It was 2009 when a young Chechen named Adlan Amagov landed one of the most vicious kicks in mixed martial arts history.
It happened at a Dec. 19 ProFC event in a small, dim lit arena in Rostov-on-Don, a port city in Southern Russia. Amagov—just 23 years old at the time—walked up to his opponent and sized him up before casually issuing a spinning hook kick that landed with such perfect precision that it sent his victim face-first into the canvas. It was a pivotal moment in Amagov’s career and set the stage for the Chechen fighter’s future exploits.
Amagov would go on to amass a 14-2-1 professional record over the course of his nine-year career, which included successful runs in Strikeforce and the Ultimate Fighting Championship (UFC). However, despite his talent and projected title contention, Amagov’s career came to a sudden and abrupt end in 2013. Since then, the Chechen fighter has shunned the limelight, leading to rumors and questions about his whereabouts and post-career exploits, including reports that he was involved in criminal activity in Russia.
Amagov made his professional debut in November 2007, losing to future UFC heavyweight Alexey Oleynik by Ezekiel choke. Determined to overcome his setback, Amagov began training with legendary heavyweight Fedor Emelianenko and won seven of his next eight fights. His fiery style and dominant performances caught the attention of manager Sam Kardan, who was in the process of forming the Red Fury Fight Team, which included the likes of Khabib Nurmagomedov, Shahbulat Shamhalaev, Ruslan Magomedov, Vyacheslav Vasilevskiy and Alexei Kudin.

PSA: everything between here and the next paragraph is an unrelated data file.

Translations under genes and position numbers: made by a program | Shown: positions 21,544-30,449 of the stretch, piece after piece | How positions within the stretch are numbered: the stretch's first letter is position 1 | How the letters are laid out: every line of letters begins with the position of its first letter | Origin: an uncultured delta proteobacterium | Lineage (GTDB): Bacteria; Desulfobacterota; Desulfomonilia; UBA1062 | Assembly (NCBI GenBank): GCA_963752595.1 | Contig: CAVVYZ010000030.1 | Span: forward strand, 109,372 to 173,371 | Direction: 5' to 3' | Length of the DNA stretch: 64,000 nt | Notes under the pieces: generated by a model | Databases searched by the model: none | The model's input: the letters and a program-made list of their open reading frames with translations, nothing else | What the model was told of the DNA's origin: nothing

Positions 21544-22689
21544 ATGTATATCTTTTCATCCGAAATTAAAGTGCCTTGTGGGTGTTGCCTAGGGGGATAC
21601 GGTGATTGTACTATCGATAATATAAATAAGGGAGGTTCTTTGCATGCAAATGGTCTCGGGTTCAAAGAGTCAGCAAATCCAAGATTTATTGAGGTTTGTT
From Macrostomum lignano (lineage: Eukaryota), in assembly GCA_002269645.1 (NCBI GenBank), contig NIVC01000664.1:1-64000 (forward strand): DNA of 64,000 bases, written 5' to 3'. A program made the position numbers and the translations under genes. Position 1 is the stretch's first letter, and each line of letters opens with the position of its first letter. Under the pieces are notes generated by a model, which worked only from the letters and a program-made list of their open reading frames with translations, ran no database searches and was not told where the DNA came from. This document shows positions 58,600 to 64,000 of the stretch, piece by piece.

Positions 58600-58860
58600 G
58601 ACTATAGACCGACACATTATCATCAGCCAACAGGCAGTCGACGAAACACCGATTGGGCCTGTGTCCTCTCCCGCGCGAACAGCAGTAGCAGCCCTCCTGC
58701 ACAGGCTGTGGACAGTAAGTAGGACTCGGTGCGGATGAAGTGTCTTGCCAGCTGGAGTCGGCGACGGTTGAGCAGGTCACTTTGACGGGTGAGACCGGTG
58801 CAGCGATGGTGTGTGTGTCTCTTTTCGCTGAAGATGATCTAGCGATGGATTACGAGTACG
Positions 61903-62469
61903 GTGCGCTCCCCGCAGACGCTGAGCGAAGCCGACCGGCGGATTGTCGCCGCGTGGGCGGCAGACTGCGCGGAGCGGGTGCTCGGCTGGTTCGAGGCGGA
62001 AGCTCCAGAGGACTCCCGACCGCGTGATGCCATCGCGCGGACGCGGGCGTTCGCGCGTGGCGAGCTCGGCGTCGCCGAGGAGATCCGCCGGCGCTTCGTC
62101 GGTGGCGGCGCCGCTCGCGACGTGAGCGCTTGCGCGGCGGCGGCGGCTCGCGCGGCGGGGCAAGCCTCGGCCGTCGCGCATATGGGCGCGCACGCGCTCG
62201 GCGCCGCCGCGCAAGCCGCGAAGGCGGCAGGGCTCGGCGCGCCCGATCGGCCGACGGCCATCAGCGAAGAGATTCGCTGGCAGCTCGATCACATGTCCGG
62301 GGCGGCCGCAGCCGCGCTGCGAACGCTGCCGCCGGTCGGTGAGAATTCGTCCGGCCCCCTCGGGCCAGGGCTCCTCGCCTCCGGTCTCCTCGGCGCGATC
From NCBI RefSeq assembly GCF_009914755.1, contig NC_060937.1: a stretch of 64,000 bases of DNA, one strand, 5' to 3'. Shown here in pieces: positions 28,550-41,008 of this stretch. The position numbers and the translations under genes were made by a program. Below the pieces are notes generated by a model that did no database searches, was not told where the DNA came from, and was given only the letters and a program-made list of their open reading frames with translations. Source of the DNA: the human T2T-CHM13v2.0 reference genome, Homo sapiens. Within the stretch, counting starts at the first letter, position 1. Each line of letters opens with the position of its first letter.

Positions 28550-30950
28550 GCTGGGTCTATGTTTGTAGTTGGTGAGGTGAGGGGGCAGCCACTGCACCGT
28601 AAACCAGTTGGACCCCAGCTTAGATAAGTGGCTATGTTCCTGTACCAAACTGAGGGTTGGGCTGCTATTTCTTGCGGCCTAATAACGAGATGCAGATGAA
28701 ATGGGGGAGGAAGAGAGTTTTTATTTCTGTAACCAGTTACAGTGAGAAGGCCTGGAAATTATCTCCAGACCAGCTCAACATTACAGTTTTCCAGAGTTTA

Kardan’s plan was to gather the top fighters in Russia and offer them opportunities to fight in the United States. He helped place Amagov on the Strikeforce roster in 2011, while Nurmagomedov went on to join the UFC.
Amagov quickly compiled a 2-0 record in his first year with Strikeforce, including a KO win against current UFC standout Anthony Smith. However, his winning streak came to an end several months later when he was knocked out by future UFC champion Robbie Lawler. The loss would be the final defeat of Amagov’s career. He rebounded eight months later with a technical knockout win against Keith Berry, which landed him in the UFC.
Amagov made his UFC debut against Chris Spång in April 2013. It was his first fight at welterweight and ended in a unanimous decision victory. He returned six months later with an emphatic KO win against TJ Waldburger at UFC 166—a win that set Amagov on a path towards title contention. He was set to challenge Jason High at UFC Fight Night 35 but pulled out due to an injury. Reports began to circulate that Amagov was dealing with undisclosed issues, which lead to rumors that the fighter planned to retire due to religious reasons.
By 2015—following a year of speculation—Amagov officially announced his retirement from the sport, explaining that he was tired of cutting weight and wanted to spend time with his children.
“I just decided to stop,” Amagov said at the time. “The decision came spontaneously. I was lying on the bed thinking about what to do next.”